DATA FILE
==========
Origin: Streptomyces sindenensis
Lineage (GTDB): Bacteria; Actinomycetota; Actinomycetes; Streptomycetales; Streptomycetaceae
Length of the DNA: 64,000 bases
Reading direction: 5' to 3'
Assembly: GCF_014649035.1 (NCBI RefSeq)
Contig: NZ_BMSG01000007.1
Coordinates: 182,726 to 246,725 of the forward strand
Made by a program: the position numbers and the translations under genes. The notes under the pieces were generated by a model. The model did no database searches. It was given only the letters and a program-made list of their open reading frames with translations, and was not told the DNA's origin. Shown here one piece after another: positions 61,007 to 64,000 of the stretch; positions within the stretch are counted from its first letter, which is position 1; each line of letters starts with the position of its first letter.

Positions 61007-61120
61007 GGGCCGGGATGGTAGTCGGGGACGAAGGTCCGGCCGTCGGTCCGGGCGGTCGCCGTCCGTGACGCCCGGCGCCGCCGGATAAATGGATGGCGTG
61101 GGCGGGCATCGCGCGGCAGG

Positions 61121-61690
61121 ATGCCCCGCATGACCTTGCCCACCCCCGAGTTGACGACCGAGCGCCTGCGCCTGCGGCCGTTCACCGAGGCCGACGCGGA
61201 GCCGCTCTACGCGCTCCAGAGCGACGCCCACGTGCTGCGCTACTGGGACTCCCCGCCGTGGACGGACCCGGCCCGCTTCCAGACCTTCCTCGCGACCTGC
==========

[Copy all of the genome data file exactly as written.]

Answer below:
Origin: Streptomyces sindenensis
Lineage (GTDB): Bacteria; Actinomycetota; Actinomycetes; Streptomycetales; Streptomycetaceae
Length of the DNA: 64,000 bases
Reading direction: 5' to 3'
Assembly: GCF_014649035.1 (NCBI RefSeq)
Contig: NZ_BMSG01000007.1
Coordinates: 182,726 to 246,725 of the forward strand
Made by a program: the position numbers and the translations under genes. The notes under the pieces were generated by a model. The model did no database searches. It was given only the letters and a program-made list of their open reading frames with translations, and was not told the DNA's origin. Shown here one piece after another: positions 61,007 to 64,000 of the stretch; positions within the stretch are counted from its first letter, which is position 1; each line of letters starts with the position of its first letter.

Positions 61007-61120
61007 GGGCCGGGATGGTAGTCGGGGACGAAGGTCCGGCCGTCGGTCCGGGCGGTCGCCGTCCGTGACGCCCGGCGCCGCCGGATAAATGGATGGCGTG
61101 GGCGGGCATCGCGCGGCAGG

Positions 61121-61690
61121 ATGCCCCGCATGACCTTGCCCACCCCCGAGTTGACGACCGAGCGCCTGCGCCTGCGGCCGTTCACCGAGGCCGACGCGGA
61201 GCCGCTCTACGCGCTCCAGAGCGACGCCCACGTGCTGCGCTACTGGGACTCCCCGCCGTGGACGGACCCGGCCCGCTTCCAGACCTTCCTCGCGACCTGC